Every artist across the ages has spent at least part of their early years looking for the perfect drawing or painting method. Some continue that search all their artistic lives.
I don’t know if it’s the artistic personality, or something else, but there always seems like there could be a better way.
I’m no different. In the 40-plus years I was an oil painter, I experimented with a lot of methods before finally finding one I liked. And when I switched to colored pencils a couple of years ago, I probably should have already had some idea what was going to work, right? :)
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As it turned out, I did, but I still had to try several different methods before realizing it!
Here are a few of those methods:
The most intuitive method I tried is what I call the direct drawing method. It’s probably the easiest and most popular way to draw, because it just makes sense. You start drawing with the same colors you end with, and you just draw what you see.
I had difficulty getting realistic landscape greens, though, and that’s when I began looking for other methods. One of those is the complementary method. With this method, you draw an underdrawing in colors complementary to the final colors.
I still use both of those methods at times, but neither one is my favorite.
So what is my favorite drawing method?
The method I return to most often is based on the Flemish Method.
Yeah. I know, the Flemish Method is actually an oil painting technique (I frequently used my own version of it the last few years I oil painted). But since it worked for me with oils, it was logical to try it with colored pencils, too!
Luckily, adapting the Flemish Method for colored pencils wasn’t too hard. Despite the obvious differences (between wet and dry media) the basics were still sound! I pared the entire method down to just an Umber underdrawing with color glazes over the top.
After several years of using an Umber underdrawing for painting horses and landscapes, it’s now my go-to method for all my colored pencil work.
Why I like the Flemish Method of drawing
I prefer the Umber underdrawing method for several reasons. First and foremost, it allows me to develop the values and details of a composition without having to make color decisions at the same time. I don’t know about you, but sometimes throwing color into the decision-making process early in a piece quadruples the complexity. If I can avoid that, I will!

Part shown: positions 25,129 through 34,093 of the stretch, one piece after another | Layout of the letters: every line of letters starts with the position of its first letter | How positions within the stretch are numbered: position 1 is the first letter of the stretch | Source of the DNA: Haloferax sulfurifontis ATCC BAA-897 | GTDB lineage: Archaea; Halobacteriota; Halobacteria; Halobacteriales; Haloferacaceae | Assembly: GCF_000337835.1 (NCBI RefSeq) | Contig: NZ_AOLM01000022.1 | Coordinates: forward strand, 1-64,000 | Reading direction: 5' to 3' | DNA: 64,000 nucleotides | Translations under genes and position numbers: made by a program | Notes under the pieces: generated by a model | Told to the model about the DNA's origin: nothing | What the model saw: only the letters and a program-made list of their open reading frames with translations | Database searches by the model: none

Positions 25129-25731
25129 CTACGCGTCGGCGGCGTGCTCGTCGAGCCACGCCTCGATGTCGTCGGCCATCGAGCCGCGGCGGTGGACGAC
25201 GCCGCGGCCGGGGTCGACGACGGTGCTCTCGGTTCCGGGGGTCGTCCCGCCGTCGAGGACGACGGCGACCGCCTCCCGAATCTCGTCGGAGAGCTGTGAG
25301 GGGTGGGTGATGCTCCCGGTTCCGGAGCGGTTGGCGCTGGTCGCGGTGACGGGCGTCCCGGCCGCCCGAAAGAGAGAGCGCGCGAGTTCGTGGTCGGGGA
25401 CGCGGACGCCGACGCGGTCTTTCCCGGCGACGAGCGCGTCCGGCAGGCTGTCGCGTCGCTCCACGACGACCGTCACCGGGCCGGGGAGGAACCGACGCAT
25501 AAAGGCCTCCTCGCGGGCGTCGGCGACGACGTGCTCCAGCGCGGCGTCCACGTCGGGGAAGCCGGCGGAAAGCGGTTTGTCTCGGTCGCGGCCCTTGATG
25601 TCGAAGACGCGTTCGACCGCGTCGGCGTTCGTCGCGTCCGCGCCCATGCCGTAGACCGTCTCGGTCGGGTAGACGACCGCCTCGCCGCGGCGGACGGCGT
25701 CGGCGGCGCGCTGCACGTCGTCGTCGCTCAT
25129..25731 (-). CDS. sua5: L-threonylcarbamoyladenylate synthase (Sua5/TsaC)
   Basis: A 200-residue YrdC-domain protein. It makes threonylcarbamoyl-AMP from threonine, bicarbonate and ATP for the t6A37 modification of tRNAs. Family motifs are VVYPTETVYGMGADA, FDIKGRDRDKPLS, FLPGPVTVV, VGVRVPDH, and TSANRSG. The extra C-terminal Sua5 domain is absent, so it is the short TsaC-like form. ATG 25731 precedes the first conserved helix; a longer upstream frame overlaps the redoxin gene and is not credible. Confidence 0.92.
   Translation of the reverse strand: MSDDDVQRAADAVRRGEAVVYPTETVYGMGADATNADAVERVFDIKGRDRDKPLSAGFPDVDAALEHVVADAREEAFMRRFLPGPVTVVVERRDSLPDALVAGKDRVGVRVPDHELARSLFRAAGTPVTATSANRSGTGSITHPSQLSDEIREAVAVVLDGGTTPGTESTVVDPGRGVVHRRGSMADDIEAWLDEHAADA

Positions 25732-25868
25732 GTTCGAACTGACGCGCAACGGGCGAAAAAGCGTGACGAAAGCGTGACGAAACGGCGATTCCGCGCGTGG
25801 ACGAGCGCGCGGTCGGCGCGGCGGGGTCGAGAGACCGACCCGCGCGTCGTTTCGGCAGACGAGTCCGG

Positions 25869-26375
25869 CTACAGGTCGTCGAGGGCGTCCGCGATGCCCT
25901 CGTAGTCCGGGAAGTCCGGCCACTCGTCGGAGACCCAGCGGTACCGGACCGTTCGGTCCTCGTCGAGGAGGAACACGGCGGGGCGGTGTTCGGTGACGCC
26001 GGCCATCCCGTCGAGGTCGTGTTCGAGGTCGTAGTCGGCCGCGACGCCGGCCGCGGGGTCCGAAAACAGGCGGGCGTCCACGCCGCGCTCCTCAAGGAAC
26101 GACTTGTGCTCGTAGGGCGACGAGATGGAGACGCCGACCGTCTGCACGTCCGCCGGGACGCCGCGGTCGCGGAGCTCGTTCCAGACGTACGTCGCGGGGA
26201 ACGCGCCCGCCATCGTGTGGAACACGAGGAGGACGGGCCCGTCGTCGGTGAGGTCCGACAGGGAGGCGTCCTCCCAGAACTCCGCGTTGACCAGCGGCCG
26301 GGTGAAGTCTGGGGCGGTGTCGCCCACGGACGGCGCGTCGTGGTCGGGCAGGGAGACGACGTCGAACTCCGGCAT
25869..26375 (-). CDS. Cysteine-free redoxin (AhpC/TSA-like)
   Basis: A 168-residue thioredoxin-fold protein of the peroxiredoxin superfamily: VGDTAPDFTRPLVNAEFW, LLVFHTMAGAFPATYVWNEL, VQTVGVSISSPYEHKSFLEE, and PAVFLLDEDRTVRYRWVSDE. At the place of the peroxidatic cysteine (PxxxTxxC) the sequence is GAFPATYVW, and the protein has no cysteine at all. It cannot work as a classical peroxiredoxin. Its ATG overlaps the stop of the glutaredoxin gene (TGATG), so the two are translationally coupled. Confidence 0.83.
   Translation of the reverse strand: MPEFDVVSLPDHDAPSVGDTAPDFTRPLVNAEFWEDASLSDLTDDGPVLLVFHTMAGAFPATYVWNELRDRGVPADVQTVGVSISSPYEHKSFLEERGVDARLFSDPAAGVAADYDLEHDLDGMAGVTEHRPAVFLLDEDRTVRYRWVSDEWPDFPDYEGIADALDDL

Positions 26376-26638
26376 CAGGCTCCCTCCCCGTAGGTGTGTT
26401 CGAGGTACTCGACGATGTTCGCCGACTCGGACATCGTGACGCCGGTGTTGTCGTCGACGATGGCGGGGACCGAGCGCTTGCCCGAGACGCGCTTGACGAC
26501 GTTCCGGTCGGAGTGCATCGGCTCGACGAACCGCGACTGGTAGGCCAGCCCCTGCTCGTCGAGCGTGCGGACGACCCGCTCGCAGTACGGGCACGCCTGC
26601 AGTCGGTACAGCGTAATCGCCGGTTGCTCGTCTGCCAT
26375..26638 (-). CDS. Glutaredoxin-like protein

If I’m not sure about a composition—something that happens more than you might expect no matter how much I plan—I can develop it enough to in the underdrawing to see if it’s going to work, and if there are any problems.
Plus, unless I’ve been extremely heavy-handed in layering colors, I can often change those compositional problems before the drawing goes too far. I don’t how you feel about this, but if I can fix a drawing rather than having to start it over, that’s what I want to do! And the sooner the better!
Last but not least, my current top subjects are landscapes and horses (and if I can get those two things in the same drawing, all the better). I’ve discovered that there’s nothing like an Umber underdrawing to keep landscapes looking natural and animals from getting too vivid.
Does that apply to any monochromatic underdrawing?
Yes. You can say all of these things about most colors in your box of colored pencils.
So what makes the Umber method so special to me?
It’s simple: I. Love. Earth tones!
Occasionally I se other colors in the under drawing—usually complementary colors—but those Umbers, Siennas, and other browns are the colors that beckon me most. They find their way into plein air drawings, practice sketches, and ordinary doodles. I’m so comfortable using them that I don’t have to give much thought to color selection in the early stages.
So that’s my favorite drawing method and why I like it.